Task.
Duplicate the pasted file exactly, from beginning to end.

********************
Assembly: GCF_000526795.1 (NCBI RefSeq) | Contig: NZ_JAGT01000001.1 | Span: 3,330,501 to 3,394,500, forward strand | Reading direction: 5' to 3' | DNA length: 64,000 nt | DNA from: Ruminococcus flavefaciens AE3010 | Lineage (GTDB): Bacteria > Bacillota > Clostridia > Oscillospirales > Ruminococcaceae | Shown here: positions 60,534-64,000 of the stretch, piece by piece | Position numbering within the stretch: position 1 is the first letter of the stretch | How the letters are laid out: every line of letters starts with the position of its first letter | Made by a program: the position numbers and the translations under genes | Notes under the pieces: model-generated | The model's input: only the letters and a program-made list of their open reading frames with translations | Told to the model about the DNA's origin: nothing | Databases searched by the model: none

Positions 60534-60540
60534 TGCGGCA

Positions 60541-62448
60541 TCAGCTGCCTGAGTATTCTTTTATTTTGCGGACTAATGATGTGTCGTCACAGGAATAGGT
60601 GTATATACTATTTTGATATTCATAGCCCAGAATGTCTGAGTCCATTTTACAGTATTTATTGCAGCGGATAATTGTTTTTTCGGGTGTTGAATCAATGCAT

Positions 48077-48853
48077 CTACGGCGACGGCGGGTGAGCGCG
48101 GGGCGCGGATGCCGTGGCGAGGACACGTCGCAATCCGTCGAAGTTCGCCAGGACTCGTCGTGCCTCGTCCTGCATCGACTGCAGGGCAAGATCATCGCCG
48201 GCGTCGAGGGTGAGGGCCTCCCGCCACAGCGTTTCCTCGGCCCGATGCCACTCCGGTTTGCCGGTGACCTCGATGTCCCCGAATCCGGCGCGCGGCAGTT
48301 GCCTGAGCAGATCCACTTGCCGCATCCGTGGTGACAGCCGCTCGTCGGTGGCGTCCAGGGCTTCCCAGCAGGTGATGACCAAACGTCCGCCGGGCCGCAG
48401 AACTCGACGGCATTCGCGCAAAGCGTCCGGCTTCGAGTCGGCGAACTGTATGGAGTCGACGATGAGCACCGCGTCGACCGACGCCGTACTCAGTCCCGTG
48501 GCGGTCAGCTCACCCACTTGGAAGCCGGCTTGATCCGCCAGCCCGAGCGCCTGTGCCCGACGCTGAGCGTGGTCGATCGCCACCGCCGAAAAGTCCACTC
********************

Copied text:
Assembly: GCF_000526795.1 (NCBI RefSeq) | Contig: NZ_JAGT01000001.1 | Span: 3,330,501 to 3,394,500, forward strand | Reading direction: 5' to 3' | DNA length: 64,000 nt | DNA from: Ruminococcus flavefaciens AE3010 | Lineage (GTDB): Bacteria > Bacillota > Clostridia > Oscillospirales > Ruminococcaceae | Shown here: positions 60,534-64,000 of the stretch, piece by piece | Position numbering within the stretch: position 1 is the first letter of the stretch | How the letters are laid out: every line of letters starts with the position of its first letter | Made by a program: the position numbers and the translations under genes | Notes under the pieces: model-generated | The model's input: only the letters and a program-made list of their open reading frames with translations | Told to the model about the DNA's origin: nothing | Databases searched by the model: none

Positions 60534-60540
60534 TGCGGCA

Positions 60541-62448
60541 TCAGCTGCCTGAGTATTCTTTTATTTTGCGGACTAATGATGTGTCGTCACAGGAATAGGT
60601 GTATATACTATTTTGATATTCATAGCCCAGAATGTCTGAGTCCATTTTACAGTATTTATTGCAGCGGATAATTGTTTTTTCGGGTGTTGAATCAATGCAT

Positions 48077-48853
48077 CTACGGCGACGGCGGGTGAGCGCG
48101 GGGCGCGGATGCCGTGGCGAGGACACGTCGCAATCCGTCGAAGTTCGCCAGGACTCGTCGTGCCTCGTCCTGCATCGACTGCAGGGCAAGATCATCGCCG
48201 GCGTCGAGGGTGAGGGCCTCCCGCCACAGCGTTTCCTCGGCCCGATGCCACTCCGGTTTGCCGGTGACCTCGATGTCCCCGAATCCGGCGCGCGGCAGTT
48301 GCCTGAGCAGATCCACTTGCCGCATCCGTGGTGACAGCCGCTCGTCGGTGGCGTCCAGGGCTTCCCAGCAGGTGATGACCAAACGTCCGCCGGGCCGCAG
48401 AACTCGACGGCATTCGCGCAAAGCGTCCGGCTTCGAGTCGGCGAACTGTATGGAGTCGACGATGAGCACCGCGTCGACCGACGCCGTACTCAGTCCCGTG
48501 GCGGTCAGCTCACCCACTTGGAAGCCGGCTTGATCCGCCAGCCCGAGCGCCTGTGCCCGACGCTGAGCGTGGTCGATCGCCACCGCCGAAAAGTCCACTC